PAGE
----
[Pnews] Native Hawaiians are filling private prisons in Arizona
ppnews at freedomarchives.org
Wed Oct 3 12:59:11 EDT 2018
Native Hawaiians are filling private prisons in Arizona
By Brooke Fryer - 3 Oct 2018
The over-representation of incarcerated Kānaka Maoli (Native Hawaiians)
in Arizona prisons was one issue raised during the recent nationwide
strike in the United States.
Some demands of the 19-day strike
which ended on September 9, included: ‘an immediate end to the racial
overcharging, over-sentencing, and parole denials of Black and brown
humans’; and ‘immediate improvements to the conditions of prisons and
Campaigners, such as Eric Tong, a PhD student at the University of
Hawaii at Mānoa, were hoping to raise awareness of the practice of
transferring of male Indigenous inmates from Hawaii to private prison
facilities in Arizona.
Mr Tong highlighted in a Twitter thread
<https://twitter.com/_iwakeli_i/status/1031962770860699648> how Kānaka
Maoli inmates are being transferred to Saguaro Correctional Centre,
which is run by detention centre and prison contractor CoreCivic.
CoreCivic has been contracted by the Department of Public Safety in
Hawaii since 1998 to house some of its inmates in Arizona's Saguaro
Correctional Centre. The centre was built specifically to house Hawaiian
The company also has a contract to house Hawaiian inmates at its Red
Rock Correctional Centre in the state.
In solidarity with the #PrisonStrike
today, here's a thread about the nearly 1,500 pa‘ahao kāne (the
majority of Hawai‘i's incarcerated males) locked up at the Saguaro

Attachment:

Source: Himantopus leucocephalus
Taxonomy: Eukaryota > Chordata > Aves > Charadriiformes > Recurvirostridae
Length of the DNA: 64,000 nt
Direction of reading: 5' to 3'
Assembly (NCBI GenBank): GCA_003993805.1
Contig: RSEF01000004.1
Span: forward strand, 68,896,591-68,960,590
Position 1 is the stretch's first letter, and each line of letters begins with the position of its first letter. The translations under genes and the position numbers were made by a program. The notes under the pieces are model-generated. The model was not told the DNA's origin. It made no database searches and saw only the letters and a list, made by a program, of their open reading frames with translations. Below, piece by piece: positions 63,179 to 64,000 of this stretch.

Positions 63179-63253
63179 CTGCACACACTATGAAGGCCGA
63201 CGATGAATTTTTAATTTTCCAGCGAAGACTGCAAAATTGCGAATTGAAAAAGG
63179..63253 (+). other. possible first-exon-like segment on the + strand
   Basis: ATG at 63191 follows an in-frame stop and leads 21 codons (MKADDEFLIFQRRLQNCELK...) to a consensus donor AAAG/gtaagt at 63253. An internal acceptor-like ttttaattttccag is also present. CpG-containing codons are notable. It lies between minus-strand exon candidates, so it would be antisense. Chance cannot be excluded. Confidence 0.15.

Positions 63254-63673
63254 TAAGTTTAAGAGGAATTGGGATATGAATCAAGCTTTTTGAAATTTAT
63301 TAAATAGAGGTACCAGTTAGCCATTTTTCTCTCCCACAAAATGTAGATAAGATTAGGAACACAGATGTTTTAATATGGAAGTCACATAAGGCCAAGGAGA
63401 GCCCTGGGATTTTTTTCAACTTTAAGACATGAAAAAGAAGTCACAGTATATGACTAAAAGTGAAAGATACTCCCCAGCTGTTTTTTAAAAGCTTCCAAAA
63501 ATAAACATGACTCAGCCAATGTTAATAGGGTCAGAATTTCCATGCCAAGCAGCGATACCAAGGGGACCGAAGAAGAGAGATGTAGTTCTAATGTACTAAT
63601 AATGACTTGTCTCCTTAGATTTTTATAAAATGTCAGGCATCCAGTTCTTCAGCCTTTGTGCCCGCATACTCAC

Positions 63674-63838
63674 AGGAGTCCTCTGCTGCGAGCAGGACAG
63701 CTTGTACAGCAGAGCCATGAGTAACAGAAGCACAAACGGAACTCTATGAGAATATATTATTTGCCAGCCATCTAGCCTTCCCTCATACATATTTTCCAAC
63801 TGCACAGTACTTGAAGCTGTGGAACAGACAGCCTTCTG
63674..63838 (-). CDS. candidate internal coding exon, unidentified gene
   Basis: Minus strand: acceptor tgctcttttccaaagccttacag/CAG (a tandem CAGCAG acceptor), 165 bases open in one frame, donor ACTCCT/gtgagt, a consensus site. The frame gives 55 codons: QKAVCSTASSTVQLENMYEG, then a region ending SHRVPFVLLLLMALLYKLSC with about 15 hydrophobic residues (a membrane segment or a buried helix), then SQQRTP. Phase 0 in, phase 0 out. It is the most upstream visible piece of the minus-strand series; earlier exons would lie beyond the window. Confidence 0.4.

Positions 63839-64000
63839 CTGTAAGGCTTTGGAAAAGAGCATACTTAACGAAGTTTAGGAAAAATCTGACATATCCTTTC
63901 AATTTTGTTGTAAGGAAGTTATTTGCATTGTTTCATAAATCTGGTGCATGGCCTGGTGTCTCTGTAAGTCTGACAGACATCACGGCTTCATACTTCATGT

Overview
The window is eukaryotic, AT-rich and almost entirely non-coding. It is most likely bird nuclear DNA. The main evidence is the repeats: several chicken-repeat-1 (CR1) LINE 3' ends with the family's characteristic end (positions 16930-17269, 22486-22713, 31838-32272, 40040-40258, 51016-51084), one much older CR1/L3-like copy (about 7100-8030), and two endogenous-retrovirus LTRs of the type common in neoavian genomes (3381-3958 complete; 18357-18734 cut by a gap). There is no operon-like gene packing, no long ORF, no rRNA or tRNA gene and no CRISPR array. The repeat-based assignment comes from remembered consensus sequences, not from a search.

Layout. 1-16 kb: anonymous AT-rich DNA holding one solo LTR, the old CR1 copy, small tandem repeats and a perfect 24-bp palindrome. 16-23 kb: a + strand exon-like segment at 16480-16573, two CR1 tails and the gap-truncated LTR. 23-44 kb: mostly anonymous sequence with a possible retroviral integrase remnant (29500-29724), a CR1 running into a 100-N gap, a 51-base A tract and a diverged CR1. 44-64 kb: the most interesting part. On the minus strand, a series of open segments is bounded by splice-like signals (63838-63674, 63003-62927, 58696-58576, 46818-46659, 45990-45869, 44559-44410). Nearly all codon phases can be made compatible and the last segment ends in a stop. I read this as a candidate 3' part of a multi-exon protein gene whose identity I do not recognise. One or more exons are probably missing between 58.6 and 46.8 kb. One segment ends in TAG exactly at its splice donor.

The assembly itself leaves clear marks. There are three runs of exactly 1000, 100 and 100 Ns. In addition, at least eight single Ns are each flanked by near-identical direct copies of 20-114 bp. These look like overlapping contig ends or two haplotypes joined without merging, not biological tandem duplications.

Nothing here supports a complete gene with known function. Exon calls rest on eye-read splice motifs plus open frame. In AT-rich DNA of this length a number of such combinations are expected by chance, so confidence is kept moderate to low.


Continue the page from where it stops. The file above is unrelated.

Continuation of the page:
Correctional Center, a for-profit private prison in Arizona.
— E. TONG (@_iwakeli_i) August 21, 2018
In August 2018, 1453 inmates were being held at the Saguaro Correctional
Centre, with 551 self-identifying as Kānaka Maoli.
“Over the years Hawaii's inmate population has increased but prison
space has not,” a Hawaii Department of Public Safety spokesperson told
“If we did not have the ability to send inmates to Saguaro Correctional
Centre, our largest in-state facility would be grossly overcrowded.
“They can only return when sufficient bed space becomes available in
*Kānaka Maoli**men over-represented*
Carrie Ann Shirota, a lawyer with Hawaii Justice Coalition and Soros
Justice Fellow, told NITV News Kānaka Maoli males are being sent to
Arizona at rates much higher than other inmates.
She said they are also more likely be serving longer sentences.
“The majority of men who are sent to these private prisons [in Arizona]
are Kānaka Maoli. They are already disproportionately over-incarcerated
and over-represented… but they are also disproportionately sent from
their ancestral homeland,” said Ms Shirota.
Twenty-one per cent of the state-wide population are Kānaka Maoli,
according to2015 Pew Research data
However Indigenous Hawaiians make up 39 per cent of the prison
population in Hawaii, and 41 per cent of the out-of-state prison
population, as reported by the Office of Hawaiian Affairs
Ms Shirota says Hawaii's signing of a new three-year contract
with CoreCivic last year means inmates will continue to be disconnected
from their 'ohana'.
“To physically move a person from their ancestral land… the idea that
Hawaiians come from the land, they will return to the land… just moving
people is injury to the person’s cultural identity,” Ms Ann Shirota said.
She believes the way Kānaka Maoli men are allowed to practice culture is
very limited in Arizona.
“It is very rare they are even allowed to gather… It’s not just like you
can meet anytime you want,” she said.
However the department told NITV News the inmates are allowed to
practice culture at any time.
“All inmates are allowed to participate in Native Hawaiian cultural
programs at all of our facilities, including the contracted prison in
Arizona, if they so choose,” the department said.
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